How do you define an incomplete spinal cord injury?

On behalf of: admin | Posted in: Slip & Fall Accidents on: Friday, June 12, 2015

An incomplete spinal cord injury is just what it sounds like. It is an injury to the spinal cord that does not completely sever the cord. Therefore, individuals with incomplete spinal cord injuries usually retain some amount of motor or sensory function below the site of the injury. For example, an incomplete spinal cord patient might have partial motor control and be able to walk, while experiencing certain debilities while doing so.

In most cases, if a spinal cord injury victim has some kind of sensory abilities or motor functions in the area of the body around the anus, he or she will be diagnosed as an incomplete spinal cord injury patient.

Incomplete spinal cord injuries are classified into four different categories: ASIA B, ASIA C, ASIA D and ASIA E. In ASIA B, victims will have sensory function without motor function below the site of the injury. In ASIA C and D, individuals will have varying levels of muscle function, but no sensory abilities. In ASIA E, the victims experience normal function that has returned following a previous motor or sensory deficit.

Regardless what kind of spinal cord injury an Ontario accident victim is suffering from, treatment for the injury will likely be costly. There are many advanced medicinal and rehabilitative therapies available to victims of such injuries, and if they are employed earlier rather than later, they could produce remarkable benefits.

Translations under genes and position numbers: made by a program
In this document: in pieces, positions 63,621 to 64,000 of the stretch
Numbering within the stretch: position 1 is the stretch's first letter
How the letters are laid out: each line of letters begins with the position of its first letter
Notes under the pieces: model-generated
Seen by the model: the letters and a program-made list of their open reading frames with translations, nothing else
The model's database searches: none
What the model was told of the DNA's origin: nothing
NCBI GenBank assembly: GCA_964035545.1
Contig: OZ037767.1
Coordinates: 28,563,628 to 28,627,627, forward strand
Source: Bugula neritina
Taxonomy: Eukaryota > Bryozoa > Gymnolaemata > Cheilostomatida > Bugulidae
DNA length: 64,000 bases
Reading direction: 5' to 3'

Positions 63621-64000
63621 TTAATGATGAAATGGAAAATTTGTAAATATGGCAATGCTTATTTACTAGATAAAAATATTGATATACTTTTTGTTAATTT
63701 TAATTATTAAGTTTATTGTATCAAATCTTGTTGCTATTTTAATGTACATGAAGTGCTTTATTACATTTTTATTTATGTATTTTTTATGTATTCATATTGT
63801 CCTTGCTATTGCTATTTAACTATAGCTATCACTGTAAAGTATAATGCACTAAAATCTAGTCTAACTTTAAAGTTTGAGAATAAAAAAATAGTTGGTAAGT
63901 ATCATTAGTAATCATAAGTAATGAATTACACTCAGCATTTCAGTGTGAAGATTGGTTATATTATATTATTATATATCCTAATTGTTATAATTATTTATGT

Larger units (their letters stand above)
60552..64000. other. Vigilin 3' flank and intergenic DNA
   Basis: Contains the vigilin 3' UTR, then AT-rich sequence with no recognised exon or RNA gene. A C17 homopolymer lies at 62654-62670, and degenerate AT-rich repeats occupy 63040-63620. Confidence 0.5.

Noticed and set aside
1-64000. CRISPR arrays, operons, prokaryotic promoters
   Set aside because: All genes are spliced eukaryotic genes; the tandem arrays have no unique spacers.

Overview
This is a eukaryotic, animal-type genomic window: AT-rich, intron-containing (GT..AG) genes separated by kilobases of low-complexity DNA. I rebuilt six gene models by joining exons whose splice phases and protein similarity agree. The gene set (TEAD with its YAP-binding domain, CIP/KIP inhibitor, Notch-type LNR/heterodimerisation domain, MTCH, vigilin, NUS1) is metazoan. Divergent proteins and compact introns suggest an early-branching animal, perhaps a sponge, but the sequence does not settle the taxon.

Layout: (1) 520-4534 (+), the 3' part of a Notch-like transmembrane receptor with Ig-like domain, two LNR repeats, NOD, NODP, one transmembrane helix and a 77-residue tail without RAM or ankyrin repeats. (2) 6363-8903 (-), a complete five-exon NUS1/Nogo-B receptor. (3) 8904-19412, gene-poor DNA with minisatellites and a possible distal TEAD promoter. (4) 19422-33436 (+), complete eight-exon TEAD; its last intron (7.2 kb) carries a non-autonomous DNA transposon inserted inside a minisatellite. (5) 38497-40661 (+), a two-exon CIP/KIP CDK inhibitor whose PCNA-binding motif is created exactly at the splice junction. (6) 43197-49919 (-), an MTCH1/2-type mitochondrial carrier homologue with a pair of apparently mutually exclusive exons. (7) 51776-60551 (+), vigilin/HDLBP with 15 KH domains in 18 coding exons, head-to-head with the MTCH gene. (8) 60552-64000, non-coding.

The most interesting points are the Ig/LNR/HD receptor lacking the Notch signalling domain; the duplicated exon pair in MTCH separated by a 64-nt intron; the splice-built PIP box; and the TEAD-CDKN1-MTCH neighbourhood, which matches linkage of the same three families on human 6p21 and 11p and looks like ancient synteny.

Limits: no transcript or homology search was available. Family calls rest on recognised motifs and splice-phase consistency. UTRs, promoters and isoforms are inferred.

That said, it may be difficult or impossible for victims to pay for these injuries. It may also be difficult for these individuals to pay for their living expenses if they are left unable to work following an accident. For this reason, many people who suffer spinal cord injuries as a result of another person’s negligence choose to seek financial restitution for their injuries in court.

Source:, "What is an “incomplete” spinal cord injury?," accessed June 12, 2015

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